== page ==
Augment the string "abcde" with # as start and end markers to get #abcde#. Now, as @Yuval Filmus pointed out, we need to make some assumption about the kind of model that generates this data. Because we have both unigram and bigram counts, we can assume a bigram model. In a bigram (character) model, we find the probability of a word by multiplying conditional probabilities of successive pairs of characters, so:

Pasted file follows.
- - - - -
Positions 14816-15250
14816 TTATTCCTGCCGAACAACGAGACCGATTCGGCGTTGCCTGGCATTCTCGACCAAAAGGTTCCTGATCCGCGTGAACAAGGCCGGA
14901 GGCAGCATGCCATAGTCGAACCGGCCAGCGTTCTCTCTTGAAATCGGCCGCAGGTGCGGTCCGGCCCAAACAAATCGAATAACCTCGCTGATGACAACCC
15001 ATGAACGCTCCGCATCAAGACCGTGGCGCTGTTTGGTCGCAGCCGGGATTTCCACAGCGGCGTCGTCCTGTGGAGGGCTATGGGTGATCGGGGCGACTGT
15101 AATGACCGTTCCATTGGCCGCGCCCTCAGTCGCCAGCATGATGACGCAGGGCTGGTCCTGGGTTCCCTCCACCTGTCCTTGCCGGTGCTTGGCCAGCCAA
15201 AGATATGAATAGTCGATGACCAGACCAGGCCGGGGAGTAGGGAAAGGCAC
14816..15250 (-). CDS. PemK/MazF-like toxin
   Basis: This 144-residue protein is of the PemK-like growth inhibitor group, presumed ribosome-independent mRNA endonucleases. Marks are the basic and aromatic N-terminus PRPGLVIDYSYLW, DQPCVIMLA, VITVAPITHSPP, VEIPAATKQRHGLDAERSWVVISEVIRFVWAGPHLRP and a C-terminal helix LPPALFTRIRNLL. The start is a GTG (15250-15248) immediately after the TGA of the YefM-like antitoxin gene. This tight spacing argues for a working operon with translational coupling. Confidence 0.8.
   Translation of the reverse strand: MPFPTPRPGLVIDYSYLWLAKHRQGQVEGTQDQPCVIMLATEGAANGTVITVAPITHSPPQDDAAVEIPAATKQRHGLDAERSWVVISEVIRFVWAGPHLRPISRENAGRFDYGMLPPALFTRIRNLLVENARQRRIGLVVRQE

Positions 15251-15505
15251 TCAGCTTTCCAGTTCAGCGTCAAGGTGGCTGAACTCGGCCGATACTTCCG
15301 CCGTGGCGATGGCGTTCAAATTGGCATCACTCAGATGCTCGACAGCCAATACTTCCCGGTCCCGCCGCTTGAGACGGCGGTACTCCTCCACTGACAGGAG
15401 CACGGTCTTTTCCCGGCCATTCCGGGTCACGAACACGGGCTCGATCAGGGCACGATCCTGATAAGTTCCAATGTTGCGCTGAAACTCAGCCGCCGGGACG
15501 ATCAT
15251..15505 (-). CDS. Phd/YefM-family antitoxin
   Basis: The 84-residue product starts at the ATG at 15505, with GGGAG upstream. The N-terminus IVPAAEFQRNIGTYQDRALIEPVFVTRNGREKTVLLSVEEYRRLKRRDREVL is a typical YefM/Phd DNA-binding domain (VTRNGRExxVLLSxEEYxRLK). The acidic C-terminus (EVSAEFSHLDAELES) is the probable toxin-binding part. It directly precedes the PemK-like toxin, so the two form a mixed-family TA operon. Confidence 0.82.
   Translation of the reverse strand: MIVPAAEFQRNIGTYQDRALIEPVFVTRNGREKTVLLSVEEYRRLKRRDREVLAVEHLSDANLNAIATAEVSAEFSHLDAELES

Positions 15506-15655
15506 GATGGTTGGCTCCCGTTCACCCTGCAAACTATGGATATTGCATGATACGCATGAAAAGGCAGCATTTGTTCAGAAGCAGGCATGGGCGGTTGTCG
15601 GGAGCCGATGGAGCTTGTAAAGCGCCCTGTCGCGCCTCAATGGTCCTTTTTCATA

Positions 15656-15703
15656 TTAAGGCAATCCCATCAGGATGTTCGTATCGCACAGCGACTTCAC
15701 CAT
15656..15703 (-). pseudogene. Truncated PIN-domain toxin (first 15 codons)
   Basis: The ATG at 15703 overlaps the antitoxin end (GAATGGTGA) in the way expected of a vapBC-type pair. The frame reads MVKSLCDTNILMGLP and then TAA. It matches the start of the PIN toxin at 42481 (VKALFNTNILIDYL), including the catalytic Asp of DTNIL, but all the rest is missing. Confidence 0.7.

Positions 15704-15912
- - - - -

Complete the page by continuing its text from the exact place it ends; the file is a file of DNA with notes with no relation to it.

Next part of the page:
$\Pr[\#abcde\#] = \Pr(a|\#)*\Pr(b|a)*\Pr(c|b)*\Pr(d|c)*\Pr(e|d)*\Pr(\#|e) $
To find the conditional probability of a character $c_2$ given its preceding character $c_1$, $\Pr(c_2|c_1)$, we divide the number of occurrences of the bigram $c_1c_2$ by the number of occurrences of the unigram $c_1$.
So, for example $\Pr(e|d) = count(de)/count(d) = 64/150$